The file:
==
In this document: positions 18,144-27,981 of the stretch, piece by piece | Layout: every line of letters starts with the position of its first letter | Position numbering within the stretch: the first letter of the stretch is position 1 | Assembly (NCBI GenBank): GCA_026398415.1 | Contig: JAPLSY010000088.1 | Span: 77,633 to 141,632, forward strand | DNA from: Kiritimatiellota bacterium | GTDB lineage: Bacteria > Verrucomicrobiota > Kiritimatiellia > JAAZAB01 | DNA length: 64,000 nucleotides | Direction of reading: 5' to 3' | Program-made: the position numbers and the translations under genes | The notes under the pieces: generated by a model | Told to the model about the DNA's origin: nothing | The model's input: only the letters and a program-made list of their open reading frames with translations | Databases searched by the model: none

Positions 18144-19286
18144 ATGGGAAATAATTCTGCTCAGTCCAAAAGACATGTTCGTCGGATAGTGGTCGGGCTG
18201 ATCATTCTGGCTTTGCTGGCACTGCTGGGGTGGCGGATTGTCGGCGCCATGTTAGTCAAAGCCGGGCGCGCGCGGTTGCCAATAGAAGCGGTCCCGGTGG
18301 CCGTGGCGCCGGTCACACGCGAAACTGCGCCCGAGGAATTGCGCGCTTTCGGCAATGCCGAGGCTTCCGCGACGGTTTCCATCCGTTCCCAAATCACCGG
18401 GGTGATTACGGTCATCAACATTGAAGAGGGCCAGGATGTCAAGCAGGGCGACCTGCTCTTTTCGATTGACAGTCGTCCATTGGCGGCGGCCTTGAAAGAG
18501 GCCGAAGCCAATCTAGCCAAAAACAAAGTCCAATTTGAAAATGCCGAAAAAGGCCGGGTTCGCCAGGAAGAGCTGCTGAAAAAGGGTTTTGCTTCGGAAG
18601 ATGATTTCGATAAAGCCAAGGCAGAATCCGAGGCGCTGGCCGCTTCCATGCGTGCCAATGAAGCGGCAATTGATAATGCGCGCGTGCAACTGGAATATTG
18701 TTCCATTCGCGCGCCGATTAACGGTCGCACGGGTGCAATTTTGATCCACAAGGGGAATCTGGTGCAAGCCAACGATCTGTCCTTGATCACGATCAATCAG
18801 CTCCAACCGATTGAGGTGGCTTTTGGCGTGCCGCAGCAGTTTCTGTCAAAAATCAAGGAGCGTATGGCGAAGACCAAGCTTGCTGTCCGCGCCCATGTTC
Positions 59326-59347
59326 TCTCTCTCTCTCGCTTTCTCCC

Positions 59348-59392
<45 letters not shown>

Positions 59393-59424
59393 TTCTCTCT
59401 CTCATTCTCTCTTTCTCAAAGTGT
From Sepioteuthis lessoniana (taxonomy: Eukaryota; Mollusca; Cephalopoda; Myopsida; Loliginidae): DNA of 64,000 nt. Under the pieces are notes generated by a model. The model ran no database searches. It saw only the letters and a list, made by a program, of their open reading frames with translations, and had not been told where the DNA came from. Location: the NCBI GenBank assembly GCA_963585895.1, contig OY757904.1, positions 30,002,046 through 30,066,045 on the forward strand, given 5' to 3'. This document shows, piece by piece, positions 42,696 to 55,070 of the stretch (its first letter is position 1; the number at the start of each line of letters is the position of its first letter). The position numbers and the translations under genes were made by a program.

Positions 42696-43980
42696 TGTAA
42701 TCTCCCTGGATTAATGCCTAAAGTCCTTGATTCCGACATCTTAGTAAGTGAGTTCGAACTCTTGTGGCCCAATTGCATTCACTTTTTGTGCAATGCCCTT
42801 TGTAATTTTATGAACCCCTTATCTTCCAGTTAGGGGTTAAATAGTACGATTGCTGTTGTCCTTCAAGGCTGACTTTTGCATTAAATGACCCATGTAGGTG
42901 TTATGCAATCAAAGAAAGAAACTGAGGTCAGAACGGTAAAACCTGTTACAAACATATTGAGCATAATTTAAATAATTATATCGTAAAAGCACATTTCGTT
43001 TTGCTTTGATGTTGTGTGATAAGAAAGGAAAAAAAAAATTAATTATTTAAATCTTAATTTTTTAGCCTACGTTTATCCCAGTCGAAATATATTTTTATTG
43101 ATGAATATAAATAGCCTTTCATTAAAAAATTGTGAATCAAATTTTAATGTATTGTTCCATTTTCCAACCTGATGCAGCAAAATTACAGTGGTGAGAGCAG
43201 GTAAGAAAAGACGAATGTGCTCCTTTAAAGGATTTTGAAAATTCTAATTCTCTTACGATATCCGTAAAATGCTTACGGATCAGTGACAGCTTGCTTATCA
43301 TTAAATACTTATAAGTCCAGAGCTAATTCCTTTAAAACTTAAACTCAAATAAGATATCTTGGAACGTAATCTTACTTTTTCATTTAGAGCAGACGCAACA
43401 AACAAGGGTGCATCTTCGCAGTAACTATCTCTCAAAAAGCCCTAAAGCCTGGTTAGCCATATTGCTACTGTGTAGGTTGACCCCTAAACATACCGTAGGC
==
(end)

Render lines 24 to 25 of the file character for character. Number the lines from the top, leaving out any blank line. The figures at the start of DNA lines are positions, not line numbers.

43001 TTGCTTTGATGTTGTGTGATAAGAAAGGAAAAAAAAAATTAATTATTTAAATCTTAATTTTTTAGCCTACGTTTATCCCAGTCGAAATATATTTTTATTG
43101 ATGAATATAAATAGCCTTTCATTAAAAAATTGTGAATCAAATTTTAATGTATTGTTCCATTTTCCAACCTGATGCAGCAAAATTACAGTGGTGAGAGCAG